“She and I spent many a cherished moment underneath the mango and coconut trees in her yard in Haiti – and in my childhood home in America – singing songs with one another. It was our way of telling each other stories, and her way of passing on a centuries-long cultural practice of oral history. Her absence ignited a deep desire for understanding in me. In what ways did our voices connect with the voices of other Haitian women? What did our songs tell us about our past, and what might they mean for the future? The foundation of Fanm d’Ayiti began to reveal itself readily through conversation: with my family, and with others willing to share their piece of our cultural puzzle.”

These exchanges led Joachim to learn about and honor the dozens of Haitian female artists who were each committed to carrying forward the story of the first free black republic, who used their voices to uplift future generations by celebrating the nation’s strength.

“I feel lucky to be joining my voice with theirs,” continues Joachim, “and bringing listeners a sonic portfolio of my originals and arrangements of historic Haitian songs, woven together in a musical celebration of activism and hope.”

Fanm d’Ayiti tracklisting

  1. Papa Loko (Interlude: September 24, 1918)  STREAM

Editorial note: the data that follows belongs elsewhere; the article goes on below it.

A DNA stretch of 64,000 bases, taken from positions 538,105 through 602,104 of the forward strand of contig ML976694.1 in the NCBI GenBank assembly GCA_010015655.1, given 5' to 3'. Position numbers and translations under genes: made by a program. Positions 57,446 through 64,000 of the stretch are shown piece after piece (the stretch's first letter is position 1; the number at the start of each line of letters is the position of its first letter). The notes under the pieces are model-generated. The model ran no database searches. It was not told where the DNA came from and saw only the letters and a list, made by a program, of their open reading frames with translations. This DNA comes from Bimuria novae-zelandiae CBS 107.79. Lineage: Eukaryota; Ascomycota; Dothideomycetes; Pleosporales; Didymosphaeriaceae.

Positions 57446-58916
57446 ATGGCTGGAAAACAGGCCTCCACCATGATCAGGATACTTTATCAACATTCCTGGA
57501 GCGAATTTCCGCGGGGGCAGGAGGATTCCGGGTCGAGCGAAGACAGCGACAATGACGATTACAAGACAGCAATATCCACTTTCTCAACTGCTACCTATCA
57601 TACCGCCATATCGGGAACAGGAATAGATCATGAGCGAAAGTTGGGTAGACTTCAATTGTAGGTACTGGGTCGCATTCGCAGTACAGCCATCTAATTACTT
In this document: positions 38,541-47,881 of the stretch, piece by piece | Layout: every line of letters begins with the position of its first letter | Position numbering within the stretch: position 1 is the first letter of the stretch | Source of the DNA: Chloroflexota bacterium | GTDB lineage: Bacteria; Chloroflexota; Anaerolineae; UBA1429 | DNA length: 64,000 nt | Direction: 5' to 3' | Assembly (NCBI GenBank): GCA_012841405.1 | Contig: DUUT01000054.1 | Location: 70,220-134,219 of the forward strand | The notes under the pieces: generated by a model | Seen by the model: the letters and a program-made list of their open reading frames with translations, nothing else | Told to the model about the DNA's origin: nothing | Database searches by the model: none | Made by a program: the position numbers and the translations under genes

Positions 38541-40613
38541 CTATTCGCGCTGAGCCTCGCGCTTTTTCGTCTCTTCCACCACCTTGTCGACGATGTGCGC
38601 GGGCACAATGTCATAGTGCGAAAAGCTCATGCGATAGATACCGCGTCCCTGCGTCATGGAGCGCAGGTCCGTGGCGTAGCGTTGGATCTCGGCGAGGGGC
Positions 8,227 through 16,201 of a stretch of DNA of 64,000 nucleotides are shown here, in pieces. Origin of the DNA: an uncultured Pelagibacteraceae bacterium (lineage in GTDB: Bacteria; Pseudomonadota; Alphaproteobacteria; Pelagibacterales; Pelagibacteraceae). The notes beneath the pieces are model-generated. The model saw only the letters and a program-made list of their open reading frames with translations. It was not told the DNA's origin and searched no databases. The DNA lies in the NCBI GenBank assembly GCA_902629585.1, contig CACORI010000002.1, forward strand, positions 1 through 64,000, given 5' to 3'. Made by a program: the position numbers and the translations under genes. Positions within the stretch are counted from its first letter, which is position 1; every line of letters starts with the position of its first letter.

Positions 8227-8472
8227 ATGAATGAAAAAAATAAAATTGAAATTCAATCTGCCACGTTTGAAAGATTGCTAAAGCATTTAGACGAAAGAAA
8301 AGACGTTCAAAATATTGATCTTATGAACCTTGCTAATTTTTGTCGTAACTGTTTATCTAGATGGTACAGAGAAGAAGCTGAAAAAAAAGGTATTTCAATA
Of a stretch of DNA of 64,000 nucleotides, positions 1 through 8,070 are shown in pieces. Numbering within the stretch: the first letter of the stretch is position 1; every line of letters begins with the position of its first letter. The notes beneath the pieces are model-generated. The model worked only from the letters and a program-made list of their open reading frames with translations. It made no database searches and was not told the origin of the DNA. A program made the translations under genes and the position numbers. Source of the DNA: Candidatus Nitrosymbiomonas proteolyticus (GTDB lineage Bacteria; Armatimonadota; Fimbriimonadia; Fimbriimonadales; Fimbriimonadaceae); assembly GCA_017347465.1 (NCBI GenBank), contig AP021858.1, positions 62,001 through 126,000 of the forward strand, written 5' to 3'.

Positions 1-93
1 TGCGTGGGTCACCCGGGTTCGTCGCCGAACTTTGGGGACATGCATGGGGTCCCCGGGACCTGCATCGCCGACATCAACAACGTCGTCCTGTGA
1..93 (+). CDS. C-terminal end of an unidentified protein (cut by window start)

2. Suite pou Dantan: Prelid
  3. Suite pou Dantan: Alléluia
  4. Suite pou Dantan: Resevwa Li
  5. Lamizè pa dous
  6. Interlude: Couldn’t Tell Her What To Do
  7. Manman m voye m peze kafe
  8. Legba na konsole
  9. Madan Bellegarde
  10. Interlude: The Ones I Listened To
  11. Fanm d’Ayiti

Upcoming performances:

09/13/19 — Chicago, IL @ Black Ensemble Theater (Chicago premiere and album release) LINK
10/26/19 — New York, NY @ Kaufman Music Center / Ecstatic Music series (NYC debut and album release) LINK
01/10/20 — Chapel Hill, NC @ Carolina Performing Arts at UNC LINK
02/19/20 — College Park, MD @ Clarice Smith Center at UMD LINK

Flutronix was on the radio! During an awesome week down in Chapel Hill, NC, where we’ll be in residence at the University of North Carolina for the next two years, we had a bit of time to share our story with the public. For those of you who don’t know, we’ve been commissioned by Carolina Performing Arts to develop our latest project,  Discourse: a new site-specific evening-length performance piece aiming to unify and empower communities through conversation by showcasing the value of their narratives. Before our performance to kick off the residency, we got a chance to talk about our history and also our future on WUNC radio. Take a listen to learn more about how we met and what we’re up to these days!

> Listen to the WUNC interview

Very happy about this interview Nathalie, Flutronix’s other half, did in Indy Week. It’s a thorough profile of our latest project, Discourse, commissioned by Carolina Performing Arts, and highlights our commitment to using art as a way to connect with people and communities in order to process the challenging times we’re living in. “I really do feel that artists have a way of tapping into what is in people’s hearts and on their minds, and discovering ways for that to be processed,” says Joachim. “It is something people struggle with: how to process what we’re living while we’re living it.”

> Read the Indy Week article